Wound repair is an important aspect of physiology, and disruption of this process can result in a number of defects involving wound healing, chronic ulceration and scarring. A scar on a person’s skin may look bad, however, it can become life-threatening with a heart attack where a scar is formed on the heart. Now, a study from researchers at Ohio State University has pinpointed the human gene which helps to regulate wound healing and control scarring. The team state that their findings could help heal open wounds, decrease recovery time after surgery and reduce the spread of infections. The study published in The Journal Of Biological Chemistry.
Earlier studies from the lab show that the protein, Mitsugumin 53 (MG53) encoded by the TRIM72 gene, is an essential component of the cell membrane repair machinery. All animals carry this gene and it’s almost identical no matter which species. Even simple actions, like walking or typing, will cause injuries to the body. Usually this isn’t a problem because MG53, a muscle-specific TRIM family protein, can make repairs before there’s any serious harm. Despite all this MG53 is a membrane repair gene whose role in wound healing has not been studied. The current study shows the functional role of MG53 in the modulation of wound healing and scarring.
The current study utilised genetically engineered mice without the gene that makes MG53 to see what would happen without its healing capabilities. Results show that the mice lacking MG53 had difficulty recovering from injury, because of their compromised repair capacity; their heart would not function well under stress conditions.
Data findings show that MG53 works in tandem with another protein called TGF Beta, a type of cytokine protein that also heals wounds, however, the healing process happens so quickly that it causes scars. The group state, therefore, if a person has more TGF Beta in their bloodstream than MG53, the person will scar easily.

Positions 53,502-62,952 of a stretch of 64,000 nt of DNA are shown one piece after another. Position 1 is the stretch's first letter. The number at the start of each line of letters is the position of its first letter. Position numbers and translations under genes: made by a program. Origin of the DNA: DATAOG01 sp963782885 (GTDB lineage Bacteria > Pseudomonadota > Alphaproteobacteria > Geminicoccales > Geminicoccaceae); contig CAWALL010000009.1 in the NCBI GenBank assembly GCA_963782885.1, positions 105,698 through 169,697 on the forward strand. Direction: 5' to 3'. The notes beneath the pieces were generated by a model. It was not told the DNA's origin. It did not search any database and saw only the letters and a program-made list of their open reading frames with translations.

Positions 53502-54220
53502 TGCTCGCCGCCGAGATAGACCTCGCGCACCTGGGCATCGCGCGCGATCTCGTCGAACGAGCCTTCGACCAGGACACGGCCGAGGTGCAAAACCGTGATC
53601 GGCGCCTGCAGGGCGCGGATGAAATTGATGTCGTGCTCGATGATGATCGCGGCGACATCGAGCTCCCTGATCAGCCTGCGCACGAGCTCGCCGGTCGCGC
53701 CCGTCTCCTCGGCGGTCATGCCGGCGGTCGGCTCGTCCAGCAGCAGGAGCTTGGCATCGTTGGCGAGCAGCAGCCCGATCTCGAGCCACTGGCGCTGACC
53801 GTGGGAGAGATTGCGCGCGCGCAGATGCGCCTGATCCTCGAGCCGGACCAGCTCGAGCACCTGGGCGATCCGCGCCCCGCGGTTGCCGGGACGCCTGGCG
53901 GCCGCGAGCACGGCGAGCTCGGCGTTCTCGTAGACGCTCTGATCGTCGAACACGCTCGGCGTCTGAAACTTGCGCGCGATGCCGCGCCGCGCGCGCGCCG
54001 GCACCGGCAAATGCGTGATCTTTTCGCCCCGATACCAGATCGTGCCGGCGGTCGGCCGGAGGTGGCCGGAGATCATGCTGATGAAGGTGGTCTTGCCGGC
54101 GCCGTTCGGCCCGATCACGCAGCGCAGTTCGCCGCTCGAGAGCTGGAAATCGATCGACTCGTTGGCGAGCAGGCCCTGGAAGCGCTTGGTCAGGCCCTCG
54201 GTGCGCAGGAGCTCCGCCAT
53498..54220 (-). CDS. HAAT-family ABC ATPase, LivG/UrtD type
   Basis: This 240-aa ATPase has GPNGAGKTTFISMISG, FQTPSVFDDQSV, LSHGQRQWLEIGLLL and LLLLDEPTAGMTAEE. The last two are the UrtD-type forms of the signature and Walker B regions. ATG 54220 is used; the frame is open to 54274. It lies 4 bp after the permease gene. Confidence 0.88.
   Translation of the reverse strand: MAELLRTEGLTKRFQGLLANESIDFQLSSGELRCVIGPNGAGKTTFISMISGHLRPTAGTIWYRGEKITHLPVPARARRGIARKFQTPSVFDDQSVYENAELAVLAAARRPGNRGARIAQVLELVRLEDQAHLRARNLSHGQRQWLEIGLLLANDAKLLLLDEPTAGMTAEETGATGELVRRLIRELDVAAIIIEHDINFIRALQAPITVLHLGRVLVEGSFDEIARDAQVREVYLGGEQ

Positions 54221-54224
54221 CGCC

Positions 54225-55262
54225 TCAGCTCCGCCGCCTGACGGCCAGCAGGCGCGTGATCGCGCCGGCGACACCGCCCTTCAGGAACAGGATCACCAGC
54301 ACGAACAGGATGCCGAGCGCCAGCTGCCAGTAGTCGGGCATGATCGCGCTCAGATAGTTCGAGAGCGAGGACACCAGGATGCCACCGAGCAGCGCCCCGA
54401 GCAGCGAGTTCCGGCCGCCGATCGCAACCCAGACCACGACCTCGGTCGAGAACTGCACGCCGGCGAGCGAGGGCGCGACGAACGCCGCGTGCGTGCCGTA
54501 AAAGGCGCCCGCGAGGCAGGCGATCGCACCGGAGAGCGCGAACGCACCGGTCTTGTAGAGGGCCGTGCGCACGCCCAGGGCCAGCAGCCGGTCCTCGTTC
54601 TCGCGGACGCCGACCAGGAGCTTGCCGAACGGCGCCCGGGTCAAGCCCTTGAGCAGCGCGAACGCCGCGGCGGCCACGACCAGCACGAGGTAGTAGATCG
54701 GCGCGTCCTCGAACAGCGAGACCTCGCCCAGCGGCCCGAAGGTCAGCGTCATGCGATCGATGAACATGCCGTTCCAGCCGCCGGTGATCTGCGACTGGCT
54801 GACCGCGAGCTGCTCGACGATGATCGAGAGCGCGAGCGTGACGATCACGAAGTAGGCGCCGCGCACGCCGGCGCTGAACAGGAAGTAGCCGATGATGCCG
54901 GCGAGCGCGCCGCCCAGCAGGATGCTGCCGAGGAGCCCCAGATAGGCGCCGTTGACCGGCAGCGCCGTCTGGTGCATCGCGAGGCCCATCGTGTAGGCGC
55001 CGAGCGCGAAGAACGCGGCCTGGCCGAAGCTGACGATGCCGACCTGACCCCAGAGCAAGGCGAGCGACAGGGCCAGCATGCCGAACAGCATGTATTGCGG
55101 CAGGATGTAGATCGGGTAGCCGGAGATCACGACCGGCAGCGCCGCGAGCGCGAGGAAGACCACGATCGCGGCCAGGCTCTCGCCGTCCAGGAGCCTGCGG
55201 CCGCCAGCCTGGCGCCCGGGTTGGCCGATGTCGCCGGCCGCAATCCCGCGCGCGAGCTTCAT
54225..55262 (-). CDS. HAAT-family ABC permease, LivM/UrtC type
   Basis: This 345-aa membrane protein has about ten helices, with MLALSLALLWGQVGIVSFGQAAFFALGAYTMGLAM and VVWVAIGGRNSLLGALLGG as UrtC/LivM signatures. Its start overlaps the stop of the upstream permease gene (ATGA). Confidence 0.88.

The team surmise that their study establishes MG53 as facilitator of injury repair and inhibitor of myofibroblast differentiation during wound healing. For the future, the researchers state that their goal is to develop a therapy that will inhibit TGF Beta and promote MG53. They go on to add that medical professionals can use the therapy during procedures to promote quick, scarless healing.
Michelle Petersen is the founder of Healthinnovations, having worked in the health and science industry for over 21 years, which includes tenure within the NHS and Oxford University. Healthinnovations is a publication that has reported on, influenced, and researched current and future innovations in health for the past decade.
Michelle has been picked up as an expert writer for Informa publisher’s Clinical Trials community, as well as being listed as a blog source by the world’s leading medical journals, including the acclaimed Nature-Springer journal series.
Healthinnovations is currently indexed by the trusted Altmetric and PlumX metrics systems, respectively, as a blog source for published research globally. Healthinnovations is also featured in the world-renowned BioPortfolio, BioPortfolio.com, the life science, pharmaceutical and healthcare portal.
Most recently the Texas A&M University covered The Top 10 Healthinnovations series on their site with distinguished Professor Stephen Maren calling the inclusion of himself and his team on the list a reflection of “the hard work and dedication of my students and trainees”.
Michelle Petersen’s copy was used in the highly successful marketing campaign for the mega-hit film ‘Jumanji: The Next Level, starring Jack Black, Karen Gilian, Kevin Hart and Dwayne ‘The Rock’ Johnson. Michelle Petersen’s copywriting was part of the film’s coverage by the Republic TV network. Republic TV is the most-watched English language TV channel in India since its inception in 2017.
An avid campaigner in the fight against child sex abuse and trafficking, Michelle is a passionate humanist striving for a better quality of life for all humans by helping to provide traction for new technologies and techniques within healthcare.